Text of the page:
During my time as MLA for Vancouver - Mount Pleasant in the late 1990s, the three levels of government came together to address the challenges faced by the people in the Downtown Eastside community. With each level of government in agreement to do what they could within their jurisdiction, the Vancouver Agreement was negotiated, which resulted in a number of then ground-breaking measures, most notably the adoption of the “Four Pillars” approach which led to the development of the first supervised injection facility in North America.
We thought that things were bad then but today, we are in a situation that is even worse with illicit fentanyl causing at least four overdose deaths a day in British Columbia. As early as April 2016, the BC Public Health Officer declared a public health emergency due to the climbing number of overdose deaths. In comparison, in 2009, 428 people died of the H1N1 virus, and the government of the day declared a national health emergency. Today, with the opioid crisis, over 1,400 people are dying a year in this country, yet your government has not declared it a national health emergency.
We also still have an influx of deadly poisons being sold on the streets. People in my community are asking, when will the government respond to the call to prevent illicit, internationally traded deadly drugs from invading our communities in the most deadly way?
I am also mindful that the people who have borne the heaviest toll of all in this are Indigenous people. As Grand Chief Stewart Phillip, President of the Union of BC Indian Chiefs, has pointed out, “a disproportionately high number of the vulnerable [Oppenheimer] Park residents facing the loss of a safe and stable living situation are Indigenous. Any move to forcefully evict them is callous and insensitive to the mental health, addictions, and poverty that they are battling as a result of an ongoing colonial legacy of systemic discrimination and oppression.” I share his concern, and the concern that continued inaction on the part of the federal government to act swiftly in accordance with the urgency of the need for housing violates “the basic rights of Indigenous peoples articulated in the United Nations Declaration on the Rights of Indigenous People, as well as blatantly ignore[s] the call for safe housing that is appropriate to the cultural and economic needs of Indigenous peoples set out in the National Inquiry’s Calls for Justice.”
Not only this, but Indigenous people have been grossly over-represented in overdose events and deaths; according to the BC First Nations Health Authority, First Nations people are 5X more likely than non-First Nations to experience an overdose event, and 10% of all overdose deaths in BC involved First Nations peoples.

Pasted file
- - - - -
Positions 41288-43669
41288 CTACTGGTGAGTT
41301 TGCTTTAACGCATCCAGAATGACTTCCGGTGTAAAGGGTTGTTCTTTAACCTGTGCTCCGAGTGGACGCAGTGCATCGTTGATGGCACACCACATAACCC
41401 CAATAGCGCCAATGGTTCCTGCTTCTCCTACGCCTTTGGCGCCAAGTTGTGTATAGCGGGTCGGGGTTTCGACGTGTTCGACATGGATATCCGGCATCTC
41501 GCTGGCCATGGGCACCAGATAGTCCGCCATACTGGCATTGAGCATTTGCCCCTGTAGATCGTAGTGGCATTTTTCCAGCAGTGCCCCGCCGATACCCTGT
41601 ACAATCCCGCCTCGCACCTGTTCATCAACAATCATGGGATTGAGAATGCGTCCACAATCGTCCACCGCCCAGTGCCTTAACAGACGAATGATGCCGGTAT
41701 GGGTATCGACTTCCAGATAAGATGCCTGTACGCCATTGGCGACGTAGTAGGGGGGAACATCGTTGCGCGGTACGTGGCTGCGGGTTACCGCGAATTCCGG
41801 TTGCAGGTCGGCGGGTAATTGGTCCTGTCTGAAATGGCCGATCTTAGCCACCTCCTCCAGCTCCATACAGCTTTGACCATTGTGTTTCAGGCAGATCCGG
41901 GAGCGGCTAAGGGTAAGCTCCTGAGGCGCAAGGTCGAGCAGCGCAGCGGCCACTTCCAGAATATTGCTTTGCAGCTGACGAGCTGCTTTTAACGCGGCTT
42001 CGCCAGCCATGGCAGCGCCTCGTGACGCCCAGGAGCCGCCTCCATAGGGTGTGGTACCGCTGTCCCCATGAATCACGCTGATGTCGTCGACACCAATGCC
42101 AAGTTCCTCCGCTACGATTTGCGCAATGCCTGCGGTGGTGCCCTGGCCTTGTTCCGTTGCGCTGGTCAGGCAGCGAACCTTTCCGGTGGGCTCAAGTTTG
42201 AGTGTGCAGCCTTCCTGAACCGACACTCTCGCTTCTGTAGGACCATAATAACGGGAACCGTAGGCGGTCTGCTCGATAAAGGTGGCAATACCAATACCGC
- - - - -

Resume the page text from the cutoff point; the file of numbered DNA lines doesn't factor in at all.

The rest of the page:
With these dire and life-threatening emergencies at hand, I believe that it’s time to bring all three levels of government together for a renewed Vancouver Agreement. A comprehensive and coordinated strategy between all levels of government is needed more than ever. Just as we did then by incorporating leading initiatives from other jurisdictions, we need now to learn from the successes of the Portuguese model. The strategy must also recognize the need to address the issue of poverty and the social determinants of health.
As evidenced by the experiences of people at the encampment, there is a great need for low-barrier temporary shelter space; on-demand detox/treatment facilities, and access to other health and support services; second-stage and transition housing, and accessible permanent housing.
In the interim, our community urgently requires the federal government’s support to secure housing now for those in need, while more permanent units are under construction.
I am calling on the Federal government to provide emergency funding to Vancouver so that additional modular housing units could be built to house those currently living in the encampment.
Canada must also ensure that all of these actions align with the rights outlined in the UN Declaration on the Rights of Indigenous Peoples, and it is absolutely crucial that government act decisively on all recommendations of the National Inquiry’s Calls To Justice to ensure a supported and just future for Indigenous women and girls, and indeed for all Indigenous people.
If our community and indeed our society are not to fall ever further behind, then the urgent housing resources would arrive today.
The tools to act are in your hands.
I would close in saying that, in speaking with those who have sought shelter together in the encampment at Oppenheimer Park, many face multiple challenges. These challenges include securing adequate income, appropriate health care, adequate nutritious food, culturally appropriate support and services, and family reunification. Without a safe, secure, affordable and stable home, the hope of ever meeting these challenges can seem distant indeed. With a place to call home, the journey of healing can begin, for individuals and for the community as a whole. Let us begin today and with the very basics: a home for every one.
MP for Vancouver East
NDP Critic for Immigration, Refugees and Citizenship
NDP Critic for Multiculturalism